So on Sunday, I’ll be taking my wife, son, mother-in-law, and father-in-law down to Fredericksburg. So far as I know, it will be their first visit. I’ve only ever been once, and I went through pretty quickly as I was trying to do the entire Fredericksburg & Spotsylvania National Military Park in one day. This time, I’ll not only have other people with me, but they’re people who aren’t quite as nerdy as I am about this stuff. I’d like to slow down a little. Chatham Manor is on the agenda (I skipped that side of the river last time), and I’ll probably leave out the southern end of the Fredericksburg field – as cool as I think Lee’s Hill is, I’m not sure that the group will want to make that climb. The main things will be finding cool views, seeing the sunken road, and getting a picture with that monument.

Depending on how the day goes, I might try to convince the group to go out west and see Chancellorsville. Since my big interest lies in Gettysburg, it would be nice to show the family the whole flow of that part of the war: Fredericksburg leading into Chancellorsville, and that battle setting the stage for the Gettysburg campaign. I think the biggest struggle will be the fact that none of these fields is as well-monumented as Gettysburg – there’s a bit more imagination needed to see what was going on. If we go, it’ll probably be a quick driving tour, with this (of course) being the critical stop:

The Lee-Jackson Bivouac
The Lee-Jackson Bivouac

It would also be nice to get a closer look at the artillery pieces up on Hazel Grove. I didn’t pay enough attention to the details on them last time.

Guns on Hazel Grove
Guns on Hazel Grove

I spent tonight (and will probably spend some time tomorrow night) brushing up on Fredericksburg and Chancellorsville so that I’m sure that I understand enough of the details that I can give a good overview and answer questions. I’ve focused on Gettysburg for so long, and gotten so deep there, that I really feel like I should branch out a little more.

Hopefully, everything will be smooth and we’ll all have a good time. I’ll probably write up a review once we get back.

Trips to Gettysburg

It’s no secret that I’m a huge nerd for Gettysburg. I go up whenever I can.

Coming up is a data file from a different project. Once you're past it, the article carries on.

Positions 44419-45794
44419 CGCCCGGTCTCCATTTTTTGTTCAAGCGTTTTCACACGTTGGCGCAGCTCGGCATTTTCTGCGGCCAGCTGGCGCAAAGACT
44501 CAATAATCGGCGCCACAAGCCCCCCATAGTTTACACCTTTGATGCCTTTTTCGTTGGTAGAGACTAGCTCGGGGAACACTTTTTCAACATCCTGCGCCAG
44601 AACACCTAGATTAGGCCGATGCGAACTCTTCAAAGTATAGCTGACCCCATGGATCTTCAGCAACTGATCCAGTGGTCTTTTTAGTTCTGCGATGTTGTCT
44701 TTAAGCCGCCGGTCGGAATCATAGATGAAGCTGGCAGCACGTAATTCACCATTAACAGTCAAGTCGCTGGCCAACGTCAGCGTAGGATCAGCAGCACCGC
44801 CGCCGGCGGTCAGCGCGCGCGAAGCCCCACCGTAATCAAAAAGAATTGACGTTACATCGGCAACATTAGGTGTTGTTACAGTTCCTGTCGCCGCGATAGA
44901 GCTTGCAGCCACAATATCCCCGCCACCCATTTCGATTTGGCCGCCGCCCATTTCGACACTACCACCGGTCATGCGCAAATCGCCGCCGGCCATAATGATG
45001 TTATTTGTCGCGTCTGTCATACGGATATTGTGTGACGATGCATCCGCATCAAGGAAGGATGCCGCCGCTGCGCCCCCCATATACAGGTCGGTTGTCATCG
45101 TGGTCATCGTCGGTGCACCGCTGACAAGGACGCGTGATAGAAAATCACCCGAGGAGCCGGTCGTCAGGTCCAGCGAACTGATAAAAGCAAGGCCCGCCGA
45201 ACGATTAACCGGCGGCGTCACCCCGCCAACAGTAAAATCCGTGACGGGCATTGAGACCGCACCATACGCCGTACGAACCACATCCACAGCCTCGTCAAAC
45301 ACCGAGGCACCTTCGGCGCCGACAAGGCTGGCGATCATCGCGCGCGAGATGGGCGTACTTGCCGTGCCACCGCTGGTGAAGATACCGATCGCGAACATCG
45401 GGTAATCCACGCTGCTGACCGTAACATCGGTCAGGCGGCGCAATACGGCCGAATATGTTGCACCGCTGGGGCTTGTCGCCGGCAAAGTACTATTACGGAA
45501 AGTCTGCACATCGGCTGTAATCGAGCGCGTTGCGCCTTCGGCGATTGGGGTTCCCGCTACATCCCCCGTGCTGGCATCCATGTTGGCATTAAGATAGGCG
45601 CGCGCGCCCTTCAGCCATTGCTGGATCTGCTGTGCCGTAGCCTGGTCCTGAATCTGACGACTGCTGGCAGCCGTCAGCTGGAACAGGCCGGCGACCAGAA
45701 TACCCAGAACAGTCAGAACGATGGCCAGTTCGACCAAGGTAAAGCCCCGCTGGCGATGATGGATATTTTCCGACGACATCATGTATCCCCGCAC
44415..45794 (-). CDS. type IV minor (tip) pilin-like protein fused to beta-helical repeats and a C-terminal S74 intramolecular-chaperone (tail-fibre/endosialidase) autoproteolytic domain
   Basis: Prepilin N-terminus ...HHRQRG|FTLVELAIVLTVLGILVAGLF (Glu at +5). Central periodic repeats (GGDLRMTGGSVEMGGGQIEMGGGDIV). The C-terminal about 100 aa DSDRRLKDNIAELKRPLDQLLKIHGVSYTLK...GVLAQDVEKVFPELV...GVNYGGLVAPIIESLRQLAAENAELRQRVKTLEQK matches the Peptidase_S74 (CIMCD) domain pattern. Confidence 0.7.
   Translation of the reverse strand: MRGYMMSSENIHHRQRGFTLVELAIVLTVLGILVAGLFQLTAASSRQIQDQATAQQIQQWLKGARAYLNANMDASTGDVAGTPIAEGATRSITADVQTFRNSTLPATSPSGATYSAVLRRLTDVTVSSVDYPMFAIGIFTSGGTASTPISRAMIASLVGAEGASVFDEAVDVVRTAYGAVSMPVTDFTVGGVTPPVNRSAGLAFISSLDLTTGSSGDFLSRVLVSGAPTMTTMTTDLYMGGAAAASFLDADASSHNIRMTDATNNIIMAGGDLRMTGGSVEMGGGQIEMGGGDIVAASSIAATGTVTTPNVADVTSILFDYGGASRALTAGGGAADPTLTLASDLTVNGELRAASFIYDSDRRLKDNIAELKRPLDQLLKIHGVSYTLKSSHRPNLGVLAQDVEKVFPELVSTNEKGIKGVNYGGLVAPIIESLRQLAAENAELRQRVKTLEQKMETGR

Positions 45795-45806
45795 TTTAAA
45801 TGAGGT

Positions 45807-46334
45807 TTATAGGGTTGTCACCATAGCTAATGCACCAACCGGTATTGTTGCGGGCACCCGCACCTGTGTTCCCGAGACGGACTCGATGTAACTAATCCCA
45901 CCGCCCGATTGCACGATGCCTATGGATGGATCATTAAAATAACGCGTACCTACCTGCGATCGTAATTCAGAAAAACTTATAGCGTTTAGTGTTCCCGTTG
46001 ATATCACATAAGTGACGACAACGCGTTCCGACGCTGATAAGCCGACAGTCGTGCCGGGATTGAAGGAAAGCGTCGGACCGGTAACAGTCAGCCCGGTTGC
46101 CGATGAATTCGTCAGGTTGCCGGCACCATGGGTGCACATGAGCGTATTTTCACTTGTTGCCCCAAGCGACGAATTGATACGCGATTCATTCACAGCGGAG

I haven’t been going with my regular frequency since our son, John has been born though. You aren’t really supposed to take a newborn out too much, and it’s been kind of a lot of work to take him places. I’ve been missing it up there.

So when my friend John (not my son, John) suggested going up for the day a few weeks ago while Ruth was at work, I got excited. Little John is old enough to be out in the world now, and we recently bought a minivan so taking him places is much less of a production now. Ruth was even fine with it! We were going to Gettysburg!

First trip to Gettysburg!
First trip to Gettysburg!

Once we got into town, we hit the newly-bare and reopened Powers Hill (which none of us had ever visited), and then we went cruising around the field. At some point, the visit turned into a quest to find different pieces of artillery. We hit all the unique pieces that I knew of off the top of my head, including the only intact 6-pounder on the field (pictured above), and the little-visited Jones Ave. and Benner’s Hill. We even took a side-trip over to Hanover, PA to see 10-pounder Parrot No. 1 (which it turns out, wasn’t the first one produced).

We had such a great time doing it, that as soon as we got home, Big John and I started going through books and websites learning all we could about the guns on display at Gettysburg. As is usually the case, we found things that we missed, but REALLY wanted to see. Last Saturday, we made a return trip, this time with Big John’s girlfriend, Jess.

Daddy and his boy on McPherson's Ridge.
Daddy and his boy on McPherson’s Ridge.

We got some more artillery nerdery in (which I will post further about later), and gave Jess a basic overview of the battle. It’s always nice to go up there with a new set of eyes – it makes me question my assumptions and tighten up my story of the battle for the eventual day when I decide that I don’t really care about money and start guiding.

One a "James", the other a John. Both 14-pounders.
One a “James”, the other a John. Both 14-pounders.

These are the first of many memories that I want to make with Little John. Not just at Gettysburg, but chasing history and learning whatever we can, wherever we are. Learning is a life-long process that happens away from a school and without tests most of the time. I want John to really understand that, and I look forward to our future adventures.

Maybe mom can come along, too.